Minchella Law Blog

Can I Use a Competitor’s Trademark in My Google Ad?

Google Ads is a powerful way to drive business to your company’s website, no doubt.  By bidding on keywords and crafting relevant ad content, your business can improve its advertisement’s chance of showing up at the top of a google search, and above the organic search results.  And Google’s Dynamic Keyword Insertion tool can take your ad a step further.  DKI will allow Google to insert a keyword from your ad campaign directly into the headline of the ad. Cool huh?  If the searcher’s query matches one of your keywords, bam, that keyword will headline the ad.

Assume one of your competitors has a neat company name, and assume it has some trademark protection, maybe under the common law, or maybe the competitor registered it with the USPTO (though registering doesn’t automatically mean a court will give it the same level of protection).  And you want customers to find you if they search for your competitor.  Seems fair.

Can you use the competitor’s exact trademark as a keyword? Can you use the exact trademark in your ad content?  What if DKI grabs your keyword, and drops it in the headline of your ad because a searcher’s query matched it?

Well, you can bet in this litigation commoditized world, if your competitor finds out, you will get a cease and desist letter, and then if you don’t stop, a lawsuit.

But do you have to stop? Its all in the business risk. Defending a trademark infringment claim (governed by the federal Lanham Act) will also mean defending an unfair trade practice claim under your state’s law (most state’s have little FTC Acts which allow businesses to sue for damages, attorney’s fees and punitive damages.)

The issue will come down to whether your Ad creates a likelihood of confusion with your competitor’s trademark. Will the user that searched for XYZ Company but saw your Ad first be confused into thinking your website or business is XYZ’s.  Not just any searcher, but the test is the “ordinary consumer” googler. The more your website and XYZ’s differ, for example, cuts against confusion.  There are a lot of other factors, like the strength or distinctiveness of the trademark, the similarity of the two marks and the companies goods and services, and intent.  Evidence of actual confusion (usually from customer surveys) is very helpful to prove infringement.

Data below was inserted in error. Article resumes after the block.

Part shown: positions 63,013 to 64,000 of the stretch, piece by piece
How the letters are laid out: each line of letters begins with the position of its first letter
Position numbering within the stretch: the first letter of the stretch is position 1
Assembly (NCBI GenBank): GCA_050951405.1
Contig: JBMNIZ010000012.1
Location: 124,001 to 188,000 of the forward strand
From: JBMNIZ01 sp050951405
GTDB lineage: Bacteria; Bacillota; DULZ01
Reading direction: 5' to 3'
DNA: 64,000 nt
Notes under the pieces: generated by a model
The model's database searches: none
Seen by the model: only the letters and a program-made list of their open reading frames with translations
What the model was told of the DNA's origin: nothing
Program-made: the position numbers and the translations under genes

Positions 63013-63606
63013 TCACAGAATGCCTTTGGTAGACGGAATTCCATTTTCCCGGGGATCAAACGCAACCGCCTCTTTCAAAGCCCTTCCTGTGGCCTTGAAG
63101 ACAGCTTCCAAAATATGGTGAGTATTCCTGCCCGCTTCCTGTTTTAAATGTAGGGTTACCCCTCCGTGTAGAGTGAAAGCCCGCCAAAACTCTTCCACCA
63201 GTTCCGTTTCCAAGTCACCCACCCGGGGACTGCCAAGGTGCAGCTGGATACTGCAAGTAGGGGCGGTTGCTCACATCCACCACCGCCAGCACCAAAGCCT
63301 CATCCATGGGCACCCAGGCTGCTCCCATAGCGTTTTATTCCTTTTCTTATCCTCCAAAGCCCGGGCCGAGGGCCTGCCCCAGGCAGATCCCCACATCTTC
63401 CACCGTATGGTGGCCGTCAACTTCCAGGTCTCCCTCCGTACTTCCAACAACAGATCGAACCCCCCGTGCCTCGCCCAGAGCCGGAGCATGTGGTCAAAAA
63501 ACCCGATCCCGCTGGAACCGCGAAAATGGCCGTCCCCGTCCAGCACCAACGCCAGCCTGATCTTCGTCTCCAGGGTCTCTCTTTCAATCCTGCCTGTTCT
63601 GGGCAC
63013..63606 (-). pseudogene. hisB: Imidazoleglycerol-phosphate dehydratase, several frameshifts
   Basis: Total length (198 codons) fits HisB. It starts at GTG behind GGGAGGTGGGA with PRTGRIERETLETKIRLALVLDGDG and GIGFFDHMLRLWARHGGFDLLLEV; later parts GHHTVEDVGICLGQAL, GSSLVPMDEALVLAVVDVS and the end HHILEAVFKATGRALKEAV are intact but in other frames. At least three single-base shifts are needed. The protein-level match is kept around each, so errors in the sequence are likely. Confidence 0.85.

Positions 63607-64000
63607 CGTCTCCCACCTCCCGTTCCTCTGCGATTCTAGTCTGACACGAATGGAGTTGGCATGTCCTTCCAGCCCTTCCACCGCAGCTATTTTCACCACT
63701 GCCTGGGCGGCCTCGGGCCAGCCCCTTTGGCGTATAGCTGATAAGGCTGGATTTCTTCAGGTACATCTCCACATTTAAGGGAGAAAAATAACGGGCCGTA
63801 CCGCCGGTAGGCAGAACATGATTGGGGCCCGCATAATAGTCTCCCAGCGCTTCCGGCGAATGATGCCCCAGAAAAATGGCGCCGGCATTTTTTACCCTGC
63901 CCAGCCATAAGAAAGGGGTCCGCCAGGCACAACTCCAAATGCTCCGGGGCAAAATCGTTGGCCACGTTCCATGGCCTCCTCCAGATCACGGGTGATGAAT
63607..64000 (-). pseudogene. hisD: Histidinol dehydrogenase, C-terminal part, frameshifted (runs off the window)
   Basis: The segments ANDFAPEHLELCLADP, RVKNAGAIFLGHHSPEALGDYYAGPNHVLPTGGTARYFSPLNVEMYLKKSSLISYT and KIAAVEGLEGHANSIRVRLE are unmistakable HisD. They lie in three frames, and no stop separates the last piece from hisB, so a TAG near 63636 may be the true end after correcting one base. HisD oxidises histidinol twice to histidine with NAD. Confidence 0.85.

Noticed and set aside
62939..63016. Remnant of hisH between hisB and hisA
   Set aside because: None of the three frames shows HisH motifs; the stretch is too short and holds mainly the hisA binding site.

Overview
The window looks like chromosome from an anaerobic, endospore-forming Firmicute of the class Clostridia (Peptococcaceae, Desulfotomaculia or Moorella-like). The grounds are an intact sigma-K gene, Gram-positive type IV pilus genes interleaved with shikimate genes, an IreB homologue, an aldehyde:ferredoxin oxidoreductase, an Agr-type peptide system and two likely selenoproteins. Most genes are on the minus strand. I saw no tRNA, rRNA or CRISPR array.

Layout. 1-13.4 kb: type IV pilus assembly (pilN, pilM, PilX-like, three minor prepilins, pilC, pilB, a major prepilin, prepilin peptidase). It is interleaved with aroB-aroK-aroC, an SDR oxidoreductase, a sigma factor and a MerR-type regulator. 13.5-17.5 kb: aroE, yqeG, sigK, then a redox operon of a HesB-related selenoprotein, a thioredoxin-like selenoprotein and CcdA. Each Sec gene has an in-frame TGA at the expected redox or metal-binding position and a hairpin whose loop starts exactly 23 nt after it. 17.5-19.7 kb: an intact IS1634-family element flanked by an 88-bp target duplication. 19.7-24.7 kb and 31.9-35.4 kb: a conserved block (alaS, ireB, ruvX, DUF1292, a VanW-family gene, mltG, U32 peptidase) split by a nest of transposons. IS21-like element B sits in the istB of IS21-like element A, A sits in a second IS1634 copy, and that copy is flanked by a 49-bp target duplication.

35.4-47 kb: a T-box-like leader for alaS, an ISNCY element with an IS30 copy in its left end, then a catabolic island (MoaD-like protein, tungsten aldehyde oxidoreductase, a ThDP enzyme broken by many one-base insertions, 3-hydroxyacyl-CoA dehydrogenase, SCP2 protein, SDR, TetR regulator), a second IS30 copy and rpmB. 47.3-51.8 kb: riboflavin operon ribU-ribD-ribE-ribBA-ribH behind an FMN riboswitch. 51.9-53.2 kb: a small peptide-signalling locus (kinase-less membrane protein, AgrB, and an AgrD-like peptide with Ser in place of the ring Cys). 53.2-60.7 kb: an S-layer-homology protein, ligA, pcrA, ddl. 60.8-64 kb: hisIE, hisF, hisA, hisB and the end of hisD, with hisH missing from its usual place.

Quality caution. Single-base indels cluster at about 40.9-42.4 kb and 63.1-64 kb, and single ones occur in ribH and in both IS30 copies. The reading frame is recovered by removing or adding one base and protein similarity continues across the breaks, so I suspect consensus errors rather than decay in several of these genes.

Most cases involve businesses suing Google for allowing this practice, but Google also allows a company to lodge its trademarks to try to prevent this from happening.  But some cases are between competitors.

GEICO sued Google in 2005 for this practice.  And Google won. Insurance companies were using GEICO as a keyword to trigger some ads that also contained GEICO. The court said that using just the GEICO trademark as a keyword, even if it triggers an ad that doesn’t use the trademark GEICO, is not likely to cause confusion. But using GEICO as a keyword to trigger an ad that does include GEICO in the ad is likely to cause confusion and result in infringement.

These cases are difficult for companies to win, but they do exist.  In December 2018, the Eastern District of North Carolina held there was no infringement in a Google Adwords case.  Check that case out here. The plaintiff has appealed, but is also facing a $249,000 fee application by the prevailing defendant company.   One commentator takes a harsh view of Google Adwords trademark cases including that case.

Be smart.  If you are risk averse, then stay away from using a competitors trademarks.  if you like risk and competition, take the chance, and call us for advice before you do.

Anthony R. Minchella

Anthony R. Minchella

Tony represents Fortune 50 financial services companies, retail giants, and small and large specialty products companies in employment litigation, trade secret and non-competition litigation, and unfair trade practice issues. When acting as local counsel, Tony, an adjunct professor of law on Connecticut Civil Procedure at Quinnipiac Law School, helps lead counsel navigate the nuances of Connecticut state and federal court practice. Tony graduated magna cum laude from Quinnipiac University School of Law. He passed the New Jersey, New York and Connecticut bar exams and then moved on to careers with large and small firms which led to his boutique litigation practice.

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